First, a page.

5. Now to the Grove, which I’ve already told you is one of the best tailgating experience you’ll ever see. How many other tailgate areas have their own Wikipedia page? It’s a 10-acre park in the middle of campus that opens on Friday for people to start setting up their tailgates. The time has changed over the years from Friday at midnight to the afternoon to the morning, so make sure to check before you go to see what it is at that time. (That won’t stop people from cheating the timing to lock down space though.) There are three important rules that you’ll need to know ahead of time. The first is that you have to drink your beers and liquor out of cups because of some old ass laws prohibiting visible consuming alcohol. The second biggest rule is that open flames aren’t allowed so you won’t be seeing any grills. You’ll see a lot more prepared hors d'oeuvres, sandwiches, and trays of Zaxby’s and Chick-fil-A than you’d see at other tailgates. Finally, no cars are allowed so tents are crammed one next to the other because every inch of space is at a premium. That doesn’t mean you won’t have a good time! The party atmosphere starts as early as 4 a.m. for some and is always at a high level, even if the weather isn’t great. The girls are dressed up in heels and dresses even if the Grove is basically a mud pit after a few days of rain. (I witnessed that too.) As with most tailgates, bring a cooler and jump in if you don’t have one yourself. The people are definitely friendly.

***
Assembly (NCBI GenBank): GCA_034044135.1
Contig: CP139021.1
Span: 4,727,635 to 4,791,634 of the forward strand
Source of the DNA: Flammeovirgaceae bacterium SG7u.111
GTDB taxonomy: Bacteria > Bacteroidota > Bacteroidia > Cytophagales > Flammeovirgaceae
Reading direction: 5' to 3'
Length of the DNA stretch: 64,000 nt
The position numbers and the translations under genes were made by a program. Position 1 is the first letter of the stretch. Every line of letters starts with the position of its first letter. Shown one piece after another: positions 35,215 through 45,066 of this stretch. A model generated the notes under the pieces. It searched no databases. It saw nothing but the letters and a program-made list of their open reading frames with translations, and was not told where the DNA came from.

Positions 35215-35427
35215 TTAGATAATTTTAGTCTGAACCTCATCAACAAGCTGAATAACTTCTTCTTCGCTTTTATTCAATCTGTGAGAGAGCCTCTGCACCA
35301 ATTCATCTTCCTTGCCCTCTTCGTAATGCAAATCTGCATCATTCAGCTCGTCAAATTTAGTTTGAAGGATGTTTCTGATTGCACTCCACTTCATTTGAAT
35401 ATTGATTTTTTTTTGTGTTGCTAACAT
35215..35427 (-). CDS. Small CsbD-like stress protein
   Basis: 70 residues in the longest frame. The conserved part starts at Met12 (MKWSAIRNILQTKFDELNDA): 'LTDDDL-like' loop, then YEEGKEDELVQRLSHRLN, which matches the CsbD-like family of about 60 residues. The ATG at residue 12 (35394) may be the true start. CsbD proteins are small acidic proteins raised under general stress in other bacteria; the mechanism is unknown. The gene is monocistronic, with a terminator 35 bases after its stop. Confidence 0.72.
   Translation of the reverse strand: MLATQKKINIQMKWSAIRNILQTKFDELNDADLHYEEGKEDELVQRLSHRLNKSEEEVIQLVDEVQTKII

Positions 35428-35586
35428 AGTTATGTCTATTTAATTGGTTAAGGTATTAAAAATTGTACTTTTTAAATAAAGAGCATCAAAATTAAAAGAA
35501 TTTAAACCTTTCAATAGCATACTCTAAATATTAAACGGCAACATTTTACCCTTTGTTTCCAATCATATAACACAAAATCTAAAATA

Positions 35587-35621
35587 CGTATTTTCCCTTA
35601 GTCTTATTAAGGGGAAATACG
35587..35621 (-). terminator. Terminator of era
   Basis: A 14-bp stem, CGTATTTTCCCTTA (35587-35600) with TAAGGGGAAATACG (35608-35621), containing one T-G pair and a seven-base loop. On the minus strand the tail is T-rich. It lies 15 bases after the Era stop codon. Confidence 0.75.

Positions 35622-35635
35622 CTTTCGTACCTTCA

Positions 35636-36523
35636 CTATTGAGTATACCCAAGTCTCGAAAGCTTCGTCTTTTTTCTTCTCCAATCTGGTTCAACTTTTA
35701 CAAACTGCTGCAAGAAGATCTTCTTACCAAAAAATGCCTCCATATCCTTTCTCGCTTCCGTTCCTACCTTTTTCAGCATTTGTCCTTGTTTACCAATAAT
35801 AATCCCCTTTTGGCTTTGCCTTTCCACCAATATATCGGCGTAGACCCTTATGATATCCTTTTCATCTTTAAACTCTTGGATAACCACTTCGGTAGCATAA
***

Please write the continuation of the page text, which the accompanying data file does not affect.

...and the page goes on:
6. Some schools have pregame traditions for their football team and Ole Miss’ is second to none Occurring since 1995, the players walk through the Grove two hours before kickoff on the way into the stadium on the Walk of Champions. Everyone lines up along the Walk of Champions to high five the players and coaches and wish them all luck. The Hotty Toddy chant can be heard throughout the entire walk. (It’s as silly as you’d expect, but the Rebels’ fans don’t care and sing it quite often.)